The Questionable Contribution of Medical Measures to the Decline of Mortality in the United States in the Twentieth Century
JOHN B. McKINLAY AND SONJA M. McKINLAY
Department of Sociology, Boston University, and Massachusetts General Hospital; Department of Mathematics, Boston University, and Radcliffe Institute, Harvard University
“. . by the time laboratory medicine came effectively into the picture the job had been carried far toward completion by the humanitarians and social reformers of the nineteenth century. Their doctrine that nature is holy and healthful was scientifically naive but proved highly effective in dealing with the most important health problems of their age. When the tide is receding from the beach it is easy to have the illusion that one can empty the ocean by removing water with a pail.” R. Dubos, Mirage of Health, New York: Perennial Library, 1959, p. 23
Introducing a Medical Heresy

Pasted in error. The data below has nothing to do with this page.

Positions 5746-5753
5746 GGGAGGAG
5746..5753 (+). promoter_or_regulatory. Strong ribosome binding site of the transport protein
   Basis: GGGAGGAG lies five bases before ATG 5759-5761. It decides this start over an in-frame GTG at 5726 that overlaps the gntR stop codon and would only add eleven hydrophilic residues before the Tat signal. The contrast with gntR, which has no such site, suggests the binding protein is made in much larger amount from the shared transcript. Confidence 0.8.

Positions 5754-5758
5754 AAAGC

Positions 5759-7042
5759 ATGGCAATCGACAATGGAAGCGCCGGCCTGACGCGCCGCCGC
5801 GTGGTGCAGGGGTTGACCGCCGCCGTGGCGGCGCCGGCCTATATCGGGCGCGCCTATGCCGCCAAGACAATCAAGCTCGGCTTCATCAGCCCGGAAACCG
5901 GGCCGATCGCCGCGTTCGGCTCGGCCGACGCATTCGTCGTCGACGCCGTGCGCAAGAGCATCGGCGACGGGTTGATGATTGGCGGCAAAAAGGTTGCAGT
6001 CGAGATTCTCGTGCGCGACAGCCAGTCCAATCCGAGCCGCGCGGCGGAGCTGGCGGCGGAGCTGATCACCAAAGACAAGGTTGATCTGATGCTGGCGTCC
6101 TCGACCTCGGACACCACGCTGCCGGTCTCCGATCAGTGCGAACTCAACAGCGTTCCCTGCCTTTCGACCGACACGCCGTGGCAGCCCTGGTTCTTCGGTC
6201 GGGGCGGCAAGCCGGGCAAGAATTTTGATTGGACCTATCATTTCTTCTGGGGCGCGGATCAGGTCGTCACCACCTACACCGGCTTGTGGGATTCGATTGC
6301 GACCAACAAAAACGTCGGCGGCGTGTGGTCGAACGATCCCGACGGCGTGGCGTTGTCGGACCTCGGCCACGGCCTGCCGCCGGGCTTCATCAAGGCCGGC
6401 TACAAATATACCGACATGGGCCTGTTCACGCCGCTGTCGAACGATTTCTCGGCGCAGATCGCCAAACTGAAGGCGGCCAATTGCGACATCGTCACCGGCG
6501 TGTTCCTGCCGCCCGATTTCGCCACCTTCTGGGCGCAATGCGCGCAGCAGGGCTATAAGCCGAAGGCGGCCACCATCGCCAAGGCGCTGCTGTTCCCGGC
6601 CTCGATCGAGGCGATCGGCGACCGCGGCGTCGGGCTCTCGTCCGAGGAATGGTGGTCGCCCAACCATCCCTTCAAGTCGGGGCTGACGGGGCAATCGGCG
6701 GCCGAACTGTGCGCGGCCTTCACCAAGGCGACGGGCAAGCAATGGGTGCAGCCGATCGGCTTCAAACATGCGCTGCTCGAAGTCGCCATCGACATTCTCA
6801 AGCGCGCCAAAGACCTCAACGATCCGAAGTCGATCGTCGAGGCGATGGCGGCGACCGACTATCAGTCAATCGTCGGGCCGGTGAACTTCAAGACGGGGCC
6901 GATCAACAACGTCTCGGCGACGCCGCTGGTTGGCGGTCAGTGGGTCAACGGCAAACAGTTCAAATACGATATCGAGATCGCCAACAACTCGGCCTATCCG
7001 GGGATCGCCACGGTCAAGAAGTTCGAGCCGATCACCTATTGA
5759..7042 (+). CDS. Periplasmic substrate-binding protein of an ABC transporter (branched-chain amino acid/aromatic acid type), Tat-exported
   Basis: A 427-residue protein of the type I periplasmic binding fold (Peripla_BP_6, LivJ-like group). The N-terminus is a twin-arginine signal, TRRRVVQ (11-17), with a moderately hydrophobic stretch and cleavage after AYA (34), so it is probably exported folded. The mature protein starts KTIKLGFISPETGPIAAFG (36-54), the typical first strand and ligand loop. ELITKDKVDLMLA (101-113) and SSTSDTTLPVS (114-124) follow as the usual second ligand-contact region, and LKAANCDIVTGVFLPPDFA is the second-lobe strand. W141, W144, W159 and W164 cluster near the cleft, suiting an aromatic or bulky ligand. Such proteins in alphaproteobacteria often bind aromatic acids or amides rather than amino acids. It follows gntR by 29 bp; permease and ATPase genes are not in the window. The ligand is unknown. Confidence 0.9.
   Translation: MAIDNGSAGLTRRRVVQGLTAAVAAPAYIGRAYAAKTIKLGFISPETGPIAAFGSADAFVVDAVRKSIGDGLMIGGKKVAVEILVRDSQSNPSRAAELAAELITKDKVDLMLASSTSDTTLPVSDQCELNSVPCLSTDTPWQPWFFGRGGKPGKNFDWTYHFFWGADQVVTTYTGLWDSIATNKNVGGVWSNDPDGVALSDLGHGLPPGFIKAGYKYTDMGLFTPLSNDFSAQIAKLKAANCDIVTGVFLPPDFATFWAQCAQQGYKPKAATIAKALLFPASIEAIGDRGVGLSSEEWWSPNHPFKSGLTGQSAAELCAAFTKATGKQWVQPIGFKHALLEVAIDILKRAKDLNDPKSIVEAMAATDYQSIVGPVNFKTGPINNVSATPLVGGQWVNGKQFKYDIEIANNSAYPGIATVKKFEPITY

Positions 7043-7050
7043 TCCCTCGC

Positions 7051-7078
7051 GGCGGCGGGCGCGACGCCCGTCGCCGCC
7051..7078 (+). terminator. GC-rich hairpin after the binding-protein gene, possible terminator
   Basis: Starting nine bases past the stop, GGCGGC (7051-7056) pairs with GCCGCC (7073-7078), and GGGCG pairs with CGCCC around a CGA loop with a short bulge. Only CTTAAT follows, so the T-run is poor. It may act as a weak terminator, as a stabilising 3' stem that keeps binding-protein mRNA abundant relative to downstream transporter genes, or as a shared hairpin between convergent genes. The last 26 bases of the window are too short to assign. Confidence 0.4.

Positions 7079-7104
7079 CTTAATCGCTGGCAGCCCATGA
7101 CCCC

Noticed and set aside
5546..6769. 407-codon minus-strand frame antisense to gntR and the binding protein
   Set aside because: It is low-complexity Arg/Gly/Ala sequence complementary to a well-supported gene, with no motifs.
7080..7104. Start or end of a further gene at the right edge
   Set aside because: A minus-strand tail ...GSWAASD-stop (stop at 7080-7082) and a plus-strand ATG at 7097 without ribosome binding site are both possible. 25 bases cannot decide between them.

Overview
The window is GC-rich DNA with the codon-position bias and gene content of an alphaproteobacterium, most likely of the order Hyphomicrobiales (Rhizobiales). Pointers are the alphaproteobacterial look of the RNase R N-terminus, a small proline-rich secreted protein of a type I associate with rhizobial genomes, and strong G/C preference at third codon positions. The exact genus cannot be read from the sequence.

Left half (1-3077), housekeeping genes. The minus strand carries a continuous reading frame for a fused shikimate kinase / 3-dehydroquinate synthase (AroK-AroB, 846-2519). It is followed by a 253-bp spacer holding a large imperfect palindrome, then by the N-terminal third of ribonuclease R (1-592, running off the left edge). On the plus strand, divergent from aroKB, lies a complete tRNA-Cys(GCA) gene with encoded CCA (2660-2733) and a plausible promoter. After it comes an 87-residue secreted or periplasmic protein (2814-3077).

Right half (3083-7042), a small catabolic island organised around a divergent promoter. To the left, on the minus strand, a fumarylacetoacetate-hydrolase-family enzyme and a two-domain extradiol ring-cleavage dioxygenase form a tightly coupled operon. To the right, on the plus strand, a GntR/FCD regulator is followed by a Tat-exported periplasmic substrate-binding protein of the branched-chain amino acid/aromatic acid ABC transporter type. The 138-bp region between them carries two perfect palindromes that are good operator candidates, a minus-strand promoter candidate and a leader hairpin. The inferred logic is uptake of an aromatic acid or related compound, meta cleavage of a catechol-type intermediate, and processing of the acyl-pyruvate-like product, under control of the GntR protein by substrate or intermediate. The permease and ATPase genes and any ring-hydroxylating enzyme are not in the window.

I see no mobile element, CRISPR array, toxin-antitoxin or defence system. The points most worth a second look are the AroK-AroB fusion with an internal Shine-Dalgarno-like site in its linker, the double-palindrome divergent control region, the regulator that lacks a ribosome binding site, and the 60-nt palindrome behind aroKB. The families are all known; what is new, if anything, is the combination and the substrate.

The modern “heresy” that medical care (as it is traditionally conceived) is generally unrelated to improvements in the health of populations (as distinct from individuals) is still dismissed as unthinkable in much the same way as the so-called heresies of former times. And this is despite a long history of support in popular and scientific writings as well as from able minds in a variety of disciplines. History is replete with examples of how, understandably enough, self-interested individuals and groups denounced popular customs and beliefs which appeared to threaten their own domains of practice, thereby rendering them heresies (for example, physicians’ denunciation of midwives as witches, during the Middle Ages). We also know that vast institutional resources have often been deployed to neutralize challenges to the assumptions upon which everyday organizational activities were founded and legitimated (for example, the Spanish Inquisition). And since it is usually difficult for organizations themselves to directly combat threatening “heresies,” we often find otherwise credible practitioners, perhaps unwittingly, serving the interests or organizations in this capacity. These historical responses may find a modern parallel in the way the everyday practitioners of medicine, on their own altruistic or “scientific” grounds and still perhaps unwittingly, serve present-day institutions (hospital complexes, university medical centers, pharmaceutical houses, and insurance companies) by spearheading an assault on a most fundamental challenging heresy of our time: that the introduction o f specific medical measures and/or the expansion o f medical services are generally not responsible for most of the modern decline in mortality. In different historical epochs and cultures, there appear to be characteristic ways of explaining the arrival and departure of natural viscissitudes. For salvation from some plague, it may be that the gods were appeased, good works rewarded, or some imbalance in nature corrected. And there always seems to be some person or group (witch doctors, priests, medicine men) able to persuade others, sometimes on the basis of acceptable evidence for most people at that time, that they have the explanation for the phenomenon in question and may even claim responsibility for it. They also seem to benefit most from common acceptance of the explanations they offer. It is not uncommon today for biotechnological knowledge and specific medical interventions to be invoked as the major reason for most of the modern (twentieth century) decline in mortality.1 [It is obviously important to distinguish between (a) advances in knowledge of the cause and natural course of some condition and (b) improvements in our ability to effectively treat some condition (that is, to alter its natural course). In many instances these two areas are disjoint and appear at different stages of development. There are, on the one hand, disease processes about which considerable knowledge has been accrued, yet this has not resulted (nor necessarily will) in the development of effective treatments. On the other hand, there are conditions for which demonstrably effective treatments have been devised in the absence of knowledge of the disease process and/or its causes.] Responsibility for this decline is often claimed by, or ascribed to, the present-day major beneficiaries of this prevailing explanation. But both in terms of the history of knowledge and on the basis of data presented in this paper, one can reasonably wonder whether the supposedly more sophisticated explanations proffered in our own time (while seemingly distinguishable from those accepted in the past) are really all that different from those of other cultures and earlier times, or any more reliable. Is medicine, the physician, or the medical profession any more entitled to claim responsibility for the decline in mortality that obviously has occurred in this century than, say, some folk hero or aristocracy of priests sometime in the past? Aims Our general intention in this paper is to sustain the ongoing debate on the questionable contribution of specific medical measures and/ or the expansion of medical services to the observable decline in mortality in the twentieth century. More specifically, the following three tasks are addressed: (a) selected studies are reviewed which illustrate that, far from being idiosyncratic and/or heretical, the issue addressed in this paper has a long history, is the subject of considerable attention elsewhere, attracts able minds from a variety of disciplines, and remains a timely issue for concern and research; (b)age- and sex-adjusted mortality rates (standardized to the population of 1900) for the United States, 1900-1973, are presented and then considered in relation to a number of specific and supposedly effective medical interventions (both chemotherapeutic and prophylactic). So far as we know, this is the first time such data have been employed for this particular purpose in the United States, although reference will be made to a similar study for England and Wales; and (c) some policy implications are outlined. Background to the Issue The beginning of the serious debate on the questionable contribution of medical measures is commonly associated with the appearance, in Britain, of Talbot Griffith’s (1967) Population Problems in the Age of Malthus. After examining certain medical activities associated with the eighteenth century—particularly the growth of hospital, dispensary, and midwifery services, additions to knowledge of physiology and anatomy, and the introduction of smallpox inoculation—Griffith concluded that they made important contributions to the observable decline in mortality at that time. Since then, in Britain and more recently in the United States, this debate has continued, regularly engaging scholars from economic history, demography, epidemiology, statistics, and other disciplines. Habakkuk 4 0 8 John B. McKinlay and Sonja M. McKinlay (1953), an economic historian, was probably the first to seriously challenge the prevailing view that the modern increase in population was due to a fall in the death rate attributable to medical interventions. His view was that this rise in population resulted from an increase in the birth rate, which, in turn, was associated with social, economic, and industrial changes in the eighteenth century. McKeown, without doubt, has pursued the argument more consistently and with greater effect than any other researcher, and the reader is referred to his recent work for more detailed background information. Employing the data and techniques of historical demography, McKeown (a physician by training) has provided a detailed and convincing analysis of the major reasons for the decline of mortality in England and Wales during the eighteenth, nineteenth, and twentieth centuries (McKeown et al., 1955, 1962, 1975). For the eighteenth century, he concludes that the decline was largely attributable to improvements in the environment. His findings for the nineteenth century are summarized as follows: . . . the decline o f mortality in the second half of the nineteenth century was due wholly to a reduction of deaths from infectious diseases; there was no evidence of a decline in other causes of death. Examination of the diseases which contributed to the decline suggested that the main influences were: (a) rising standards of living, of which the most significant feature was a better diet; (b) improvements in hygiene; and (c) a favorable trend in the relationship between some micro-organisms and the human host. Therapy made no contributions, and the effect of immunization was restricted to smallpox which accounted for only about one-twentieth of the reduction of the death rate. [Emphasis added. M cKeown et al., 1975, p. 391] While McKeown’s interpretation is based on the experience of England and Wales, he has examined its credibility in the light of the very different circumstances which existed in four other European countries: Sweden, France, Ireland, and Hungary (McKeown et al., 1972). His interpretation appears to withstand this crossexamination. As for the twentieth century (1901-1971 is the period actually considered), McKeown argues that about three-quarters of the decline was associated with control of infectious diseases and the remainder with conditions not attributable to micro-organisms. He distinguishes the infections according to their modes of transmission (air- water- or food-borne) and isolates three types of influences which figure during the period considered: medical measures (spe Contribution of Medical Measures to Mortality Decline 4 0 9 cific therapies and immunization), reduced exposure to infection, and improved nutrition. His conclusion is that: the main influences on the decline in mortality were improved nutrition on air-borne infections, reduced exposure (from better hygiene) on water- and food-borne diseases and, less certainly, immunization and therapy on the large number o f conditions included in the miscellaneous group. Since these three classes were responsible respectively for nearly half, one-sixth, and one-tenth o f the fall in the death rate, it is probably that the advancement in nutrition was the major influence. [M cKeown et al., 1975, p. 422] More than twenty years of research by McKeown and his colleagues recently culminated in two books—The Modern Rise o f Population (1976a) and The Role o f Medicine: Dream, Mirage or Nemesis (1976b)—in which he draws together his many excellent contributions. That the thesis he advances remains highly newsworthy is evidenced by recent editorial reaction in The Times of London (1977). No one in the United States has pursued this thesis with the rigor and consistency which characterize the work by McKeown and his colleagues in Britain. Around 1930, there were several limited discussions of the questionable effect of medical measures on selected infectious diseases like diptheria (Lee, 1931; Wilson and Miles, 1946; Bolduan, 1930) and pneumonia (Pfizer and Co., 1953). In a presidential address to the American Association of Immunologists in 1954 (frequently referred to by McKeown), Magill (1955) marshalled an assortment of data then available—some from England and Wales—to cast doubt on the plausibility of existing accounts of the decline in mortality for several conditions. Probably the most influential work in the United States is that of Dubos who, principally in Mirage o f Health (1959), Man Adapting (1965), and Man, Medicine and Environment (1968), focused on the nonmedical reasons for changes in the health of overall populations. In another presidential address, this time to the Infectious Diseases Society of America, Kass (1971), again employing data from England and Wales, argued that most of the decline in mortality for most infectious conditions occurred prior to the discovery of either “the cause” of the disease or some purported “treatment” for it. Before the same society and largely on the basis of clinical experience with infectious diseases and data from a single state (Massachusetts), Weinstein (1974), while conceding there are some effective 410 John B. McKinlay and Sonja M. McKinlay treatments which seem to yield a favorable outcome (e.g., for poliomyelitis, tuberculosis, and possibly smallpox), argued that despite the presence of supposedly effective treatments some conditions may have increased (e.g., subacute bacterial endocarditis, streptococcal pharyngitis, pneumococcal pneumonia, gonorrhea, and syphilis) and also that mortality for yet other conditions shows improvement in the absence of any treatment (e.g., chickenpox). With the appearance of his book, Who Shall Live? (1974), Fuchs, a health economist, contributed to the resurgence of interest in the relative contribution of medical care to the modern decline in mortality in the United States. He believes there has been an unprecedented improvement in health in the United States since about the middle of the eighteenth century, associated primarily with a rise in real income. While agreeing with much of Fuchs’ thesis, we will present evidence which seriously questions his belief that “beginning in the mid ’30s, major therapeutic discoveries made significant contributions independently of the rise in real income.” Although neither representative nor exhaustive, this brief and selective background should serve to introduce the analysis which follows. Our intention is to highlight the following: (a) the debate over the questionable contribution of medical measures to the modern decline of mortality has a long history and remains topical; (b) although sometimes popularly associated with dilettantes such as Ivan Illich (1976), the debate continues to preoccupy able scholars from a variety of disciplines and remains a matter of concern to the most learned societies; (c) although of emerging interest in the United States, the issue is already a matter of concern and considerable research elsewhere; (d) to the extent that the subject has been pursued in the United States, there has been a restrictive tendency to focus on a few selected diseases, or to employ only statewide data, or to apply evidence from England and Wales directly to the United States situation. How Reliable are Mortality Statistics? We have argued elsewhere that mortality statistics are inadequate and can be misleading as indicators of a nation’s overall health status (McKinlay and McKinlay, forthcoming). Unfortunately, these are the only types of data which are readily accessible for the examination of time trends, simply because comparable morbidity Contribution of Medical Measures to Mortality Decline 411 and disability data have not been available. Apart from this overriding problem, several additional caveats in the use of mortality statistics are: (a) difficulties introduced by changes in the registration area in the United States in the early twentieth century; (b) that often no single disease, but a complex of conditions, may be responsible for death (Krueger, 1966); (c) that studies reveal considerable inaccuracies in recording the cause of death (Moriyama et al., 1958); (d) that there are changes over time in what it is fashionable to diagnose (for example, ischaemic heart disease and cerebrovascular disease); (e) that changes in disease classifications (Dunn and Shackley, 1945) make it difficult to compare some conditions over time and between countries (Reid and Rose, 1964); (f) that some conditions result in immediate death while others have an extended period of latency; and (g) that many conditions are severely debilitating and consume vast medical resources but are now generally non-fatal (e.g., arthritis and diabetes). Other obvious limitations could be added to this list. However, it would be foolhardy indeed to dismiss all studies based on mortality measures simply because they are possibly beset with known limitations. Such data are preferable to those the limitations of which are either unknown of, if known, cannot be estimated. Because of an overawareness of potential inaccuracies, there is a timorous tendency to disregard or devalue studies based on mortality evidence, even though there are innumerable examples of their fruitful use as a basis for planning and informed social action (Alderson, 1976). Sir Austin Bradford Hill (1955) considers one of the most important features of Snow’s work on cholera to be his adept use of mortality statistics. A more recent notable example is the study by Inman and Adelstein (1969) of the circumstantial link between the excessive absorption of bronchodilators from pressurized aerosols and the epidemic rise in asthma mortality in children aged ten to fourteen years. Moreover, there is evidence that some of the known inaccuracies of mortality data tend to cancel each other out.2 Consequently, while mortality statistics may be unreliable for 2Barker and Rose cite one study which compared the ante-mortem and autopsy diagnoses in 9,501 deaths which occurred in 75 different hospitals. Despite lack of a concurrence on individual cases, the overall frequency was very similar in diagnoses obtained on either an ante-mortem or a post-mortem basis. As an example they note that clinical diagnoses of carcinoma of the rectum were confirmed at autopsy in only 67 percent of cases, but the incorrect clinical diagnoses were balanced by an almost identical number of lesions diagnosed for the first time at autopsy (Barker and Rose, 1976). 4 1 2 use in individual cases, when pooled for a country and employed in population studies, they can reveal important trends and generate fruitful hypotheses. They have already resulted in informed social action (for example, the use of geographical distributions of mortality in the field of environmental pollution). Whatever limitations and risks may be associated with the use of mortality statistics, they obviously apply equally to all studies which employ them—both those which attribute the decline in mortality to medical measures and those which argue the converse, or something else entirely. And, if such data constitute acceptable evidence in support of the presence of medicine, then it is not unreasonable, or illogical, to employ them in support of some opposing position. One difficulty is that, depending on the nature of the results, double standards of rigor seem to operate in the evaluation of different studies. Not surprisingly, those which challenge prevailing myths or beliefs are subject to the most stringent methodological and statistical scrutiny, while supportive studies, which frequently employ the flimsiest impressionistic data and inappropriate techniques of analysis, receive general and uncritical acceptance. Even if all possible “ideal” data were available (which they never will be) and if, after appropriate analysis, they happened to support the viewpoint of this paper, we are doubtful that medicine’s protagonists would find our thesis any more acceptable. The Modern Decline in Mortality Despite the fact that mortality rates for certain conditions, for selected age and sex categories, continue to fluctuate, or even increase (U.S. Dept. HEW, 1964; Moriyama and Gustavus, 1972; Lilienfeld, 1976), there can be little doubt that a marked decline in overall mortality for the United States has occurred since about 1900 (the earliest point for which reliable national data are available). Just how dramatic this decline has been in the United States is illustrated in Fig. 1 which shows age-adjusted mortality rates for males and females separately.3 Both sexes experienced a marked John B. McKinlay and Sonja M. McKinlay 3A11 age and sex adjustments were made by the “direct” method using the population of 1900 as the standard. For further information on this method of adjustment, see Hill (1971) and Shryock et al. (1971). 10.0 uoijDindod 0 0 0 1 J9d 3*DU For these and all other age-and sex-adjusted rates in this paper, the standard population is that of 1900. 414 John B. McKinlay and Sonja M. McKinlay decline in mortality since 1900. The female decline began to level off by about 1950, while 1960 witnessed the beginning of a slight increase for males. Figure 1 also reveals a slight but increasing divergence between male and female mortality since about 1920. Figure 2 depicts the decline in the overall age- and sex-adjusted rate since the beginning of this century. Between 1900 and 1973, there was a 69.2 percent decrease in overall mortality. The average annual rate of decline from 1900 until 1950 was .22 per 1,000, after which it became an almost negligible decline of .04 per 1,000 annually. Of the total fall in the standardized death rate between 1900 and 1973, 92.3 percent occurred prior to 1950. Figure 2 also plots the decline in the standardized death rate after the total number of deaths in each age and sex category has been reduced by the number of deaths attributed to the eleven major infectious conditions (typhoid, smallpox, scarlet fever, measles, whooping cough, diphtheria, influenza, tuberculosis, pneumonia, diseases of the digestive system, and poliomyelitis). It should be noted that, although this latter rate also shows a decline (at least until 1960), its slope is much more shallow than that for the overall standardized death rate. A major part of the decline in deaths from these causes since about 1900 may be attributed to the virtual disappearance of these infectious diseases. An absurdity is reflected in the third broken line in Fig. 2 which also plots the increase in the proportion of the Gross National Product expended annually for medical care. It is evident that the beginning o f the precipitate and still unrestrained rise in medical care expenditures began when nearly all (92 percent) of the modem decline in mortality this century had already occurred.4 Figure 3 illustrates how the proportion of deaths contributed by infectious and chronic conditions has changed in the United States since the beginning of the twentieth century. In 1900, about 40 percent of all deaths were accounted for by eleven major infectious diseases, 16 percent by three chronic conditions, 4 percent by accidents, and the remainder (37 percent) by all other causes. By 1973, only 6 percent of all deaths were due to these eleven infectious 4Rutstein (1967), although fervently espousing the traditional view that medical advances have been largely responsible for the decline in mortality, discussed this disjunction and termed it “The Paradox of Modern Medicine.” More recently, and from a perspective that is generally consistent with that advanced here, Powles (1973) noted the same phenomenon in England and Wales. 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The diseases of the digestive system were omitted primarily because of lack of clarity in diagnosis of specific diseases such as gastritis and enteritis. Some additional points of explanation should be noted in relation to Table 1. First, the year of medical intervention coincides (as nearly as can be determined) with the first year of widespread or commercial use of the appropriate drug or vaccine.6 This date does not necessarily coincide with the date the measure was either first discovered, or subject to clinical trial. Second, the decline in the death rate for smallpox was calculated using the death rate for 1902 as being the earliest year for which this statistic is readily available (U.S. Bureau of the Census, 1906). For the same reasons, the decline in the death rate from poliomyelitis was calculated from 1910. Third, the table shows the contribution of the decline in each disease to the total decline in mortality over the period 1900-1973 (column b). The overall decline during this period was 12.14 per 1,000 population (17.54 in 1900 to 5.39 in 1973). Fourth, in order to place the experience for each disease in some perspective, Table 1 also shows the contribution of the relative fall in mortality after the intervention to the overall fall in mortality since 1900 (column e). In other words, the figures in this last column represent the percentage of the total fall in mortality contributed by each disease after the date of medical intervention. It is clear from column b that only reductions in mortality from tuberculosis and pneumonia contributed substantially to the decline in total mortality between 1900 and 1973 (16.5 percent and 11.7 percent, respectively). The remaining eight conditions together accounted for less than 12 percent of the total decline over this period. Disregarding smallpox (for which the only effective measure had been introduced about 1800), only influenza, whooping cough, and poliomyelitis show what could be considered substantial declines of 25 percent or more after the date of medical intervention. However, even under the somewhat unrealistic assumption of a constant (linear) rate of decline in the mortality rates, only whooping cough and poliomyelitis even approach the percentage which would have been expected. The remaining six conditions (tuberculosis, scarlet 6In determining the dates of intervention we relied upon: (a) standard epidemiology and public health texts; (b) the recollections of authorities in the field of infectious diseases; and (c) recent publications on the same subject. Contribution of Medical Measures to Mortality Decline 421 fever, pneumonia, diphtheria, measles, and typhoid) showed negligible declines in their mortality rates subsequent to the date of medical intervention. The seemingly quite large percentages for pneumonia and diphtheria (17.2 and 13.5, respectively) must of course be viewed in the context of relatively early interventions— 1935 and 1930. In order to examine more closely the relation of mortality trends for these diseases to the medical interventions, graphs are presented for each disease in Fig. 4. Clearly, for tuberculosis, typhoid, measles, and scarlet fever, the medical measures considered were introduced at the point when the death rate for each of these diseases was already negligible. Any change in the rates of decline which may have occurred subsequent to the interventions could only be minute. Of the remaining five diseases (excluding smallpox with its negligible contribution), it is only for poliomyelitis that the medical measure appears to have produced any noticeable change in the trends. Given peaks in the death rate for 1930, 1950 (and possibly for 1910), a comparable peak could have been expected in 1970. Instead, the death rate dropped to the point of disappearance after 1950 and has remained negligible. The four other diseases (pneumonia, influenza, whooping cough, and diphtheria) exhibit relatively smooth mortality trends which are unaffected by the medical measures, even though these were introduced relatively early, when the death rates were still notable. It may be useful at this point to briefly consider the common but dubious practice of projecting estimated mortality trends (Witte and Axnick, 1975). In order to show the beneficial (or even detrimental) effect of some medical measure, a line, estimated on a set of points observed prior to the introduction of the measure, is projected over the period subsequent to the point of intervention. Any resulting discrepancy between the projected line and the observed trend is then used as some kind of “evidence” of an effective or beneficial intervention. According to statistical theory on least squares estimation, an estimated line can serve as a useful predictor, but the prediction is only valid, and its error calculable, within the range of the points used to estimate the line. Moreover, those predicted values which lie at the extremes of the range are subject to much larger errors than those nearer the center. It is, therefore, probable that, even if the projected line was a reasonable estimate of the trend after the intervention (which, of course, it is not), the MEASLES SCARLET FEVER 4 2 2 John B. McKinlay and Sonja M. McKinlay Chloramphenicol PNEUM ONIA IN FLU EN ZA Contribution of Medical Measures to Mortality Decline 4 2 3Common Infectious Diseases in Relation to Specific Medical Measures, for the United States, 1900-1973. 4 2 4 divergent observed trend is probably well within reasonable error limits of the estimated line (assuming the error could be calculated), as the error will be relatively large. In other words, this technique is of dubious value as no valid conclusions are possible from its application, and a relatively large prediction error cannot be estimated, which is required in order to objectively judge the extent of divergence of an observed trend. With regard to the ten infectious diseases considered in this paper, when lines were fitted to the nine or ten points available over the entire period (1900-1973), four exhibited a reasonably good fit to a straight line (scarlet fever, measles, whooping cough, and poliomyelitis), while another four (typhoid, diphtheria, tuberculosis, and pneumonia) showed a very good quadratic fit (to a curved line). Of the remaining two diseases, smallpox showed a negligible decline, as it was already a minor cause of death in 1900 (only 0.1 percent), and influenza showed a poor fit because of the extremely high death rate in 1920. From Fig. 4 it is clear, however, that the rate of decline slowed in more recent years for most of the diseases considered—a trend which could be anticipated as rates approach zero.7 Now it is possible to argue that, given the few data points available, the fit is somewhat crude and may be insensitive to any changes subsequent to a point of intervention. However, this can be countered with the observation that, given the relatively low death rates for these diseases, any change would have to be extremely marked in order to be detected in the overall mortality experience. Certainly, from the evidence considered here, only poliomyelitis appears to have had a noticeably changed death rate subsequent to intervention. Even if it were assumed that this change was entirely due to the vaccines, then only about one percent of the decline following interventions for the diseases considered here (column d of Table 1) could be attributed to medical measures. Rather more conservatively, if we attribute some of the subsequent fall in the death rates for pneumonia, influenza, whooping cough, and diphtheria to medical measures, then perhaps 3.5 percent of the fall in the overall death rate can be explained through medical interven7For this reason, a negative exponential model is sometimes used to fit a curved line to such data. This was not presented here as the number of points available was small and the difference between a simple quadratic and negative exponential fit was not, upon investigation, able to be detected. John B. McKinlay and Sonja M. Me Kin lay Contribution of Medical Measures to Mortality Decline 425 tion in the major infectious diseases considered here. Indeed, given that it is precisely for these diseases that medicine claims most success in lowering mortality, 3.5 percent probably represents a reasonable upper-limit estimate of the total contribution of medical measures to the decline in mortality in the United States since 1900. Conclusions Without claiming they are definitive findings, and eschewing pretentions to an analysis as sophisticated as McKeown’s for England and Wales, one can reasonably draw the following conclusions from the analysis presented in this paper: In general, medical measures (both chemotherapeutic and prophylactic) appear to have contributed little to the overall decline in mortality in the United States since about 1900—having in many instances been introduced several decades after a marked decline had already set in and having no detectable influence in most instances. More specifically, with reference to those five conditions (influenza, pneumonia, diphtheria, whooping cough, and poliomyelitis) for which the decline in mortality appears substantial after the point of intervention—and on the unlikely assumption that all o f this decline is attributable to the intervention—it is estimated that at most 3.5 percent o f the total decline in mortality since 1900 could be ascribed to medical measures introducedfor the diseases considered here. These conclusions, in support of the thesis introduced earlier, suggest issues of the most strategic significance for researchers and health care legislators. Profound policy implications follow from either a confirmation or a rejection of the thesis. If one subscribes to the view that we are slowly but surely eliminating one disease after another because of medical interventions, then there may be little commitment to social change and even resistance to some reordering of priorities in medical expenditures. If a disease X is disappearing primarily because of the presence of a particular intervention or service Y, then clearly Y should be left intact, or, more preferably, be expanded. Its demonstrable contribution justifies its presence. But, if it can be shown convincingly, and on commonly accepted grounds, that the major part of the decline in mortality is unrelated to medical care activities, then some commitment to social change 4 2 6 and a reordering of priorities may ensue. For, if the disappearance of X is largely unrelated to the presence of Y, or even occurs in the absence of Y, then clearly the expansion and even the continuance of Y can be reasonably questioned. Its demonstrable ineffectiveness justifies some reappraisal of its significance and the wisdom of expanding it in its existing form. In this paper we have attempted to dispel the myth that medical measures and the presence of medical services were primarily responsible for the modern decline in mortality. The question now remains: if they were not primarily responsible for it, then how is it to be explained? An adequate answer to this further question would require a more substantial research effort than that reported here, but is likely to be along the lines suggested by McKeown which were referred to early in this paper. Hopefully, this paper will serve as a catalyst for such research, incorporating adequate data and appropriate methods of analysis, in an effort to arrive at a more viable alternative explanation. John B. McKinlay and Sonja M. McKinlay References Alderson, M. 1976. An Introduction to Epidemiology. London: Macmillan Press, pp. 7-27. Barker, D .J.P., and Rose, G. 1976. Epidemiology in Medical Practice. London: Churchill Livingstone, p. 6. Bolduan, C.F. 1930. How to Protect Children From Diphtheria. New York: N.Y.C. Health Department. Dubos, R. 1959. Mirage of Health. New York: Harper and Row. Dubos, R. 1965. Man Adapting. New Haven, Connecticut: Yale University Press. 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The authors would like to thank John Stoeckle, M.D. (Massachusetts General Hospital) and Louis Weinstein, M.D. (Peter Bent Brigham Hospital) for helpful discussions during earlier stages of the research. Address reprint requests to: John B. McKinlay, Department of Sociology, Boston University, 96 Cummington Street, Boston, MA 02215.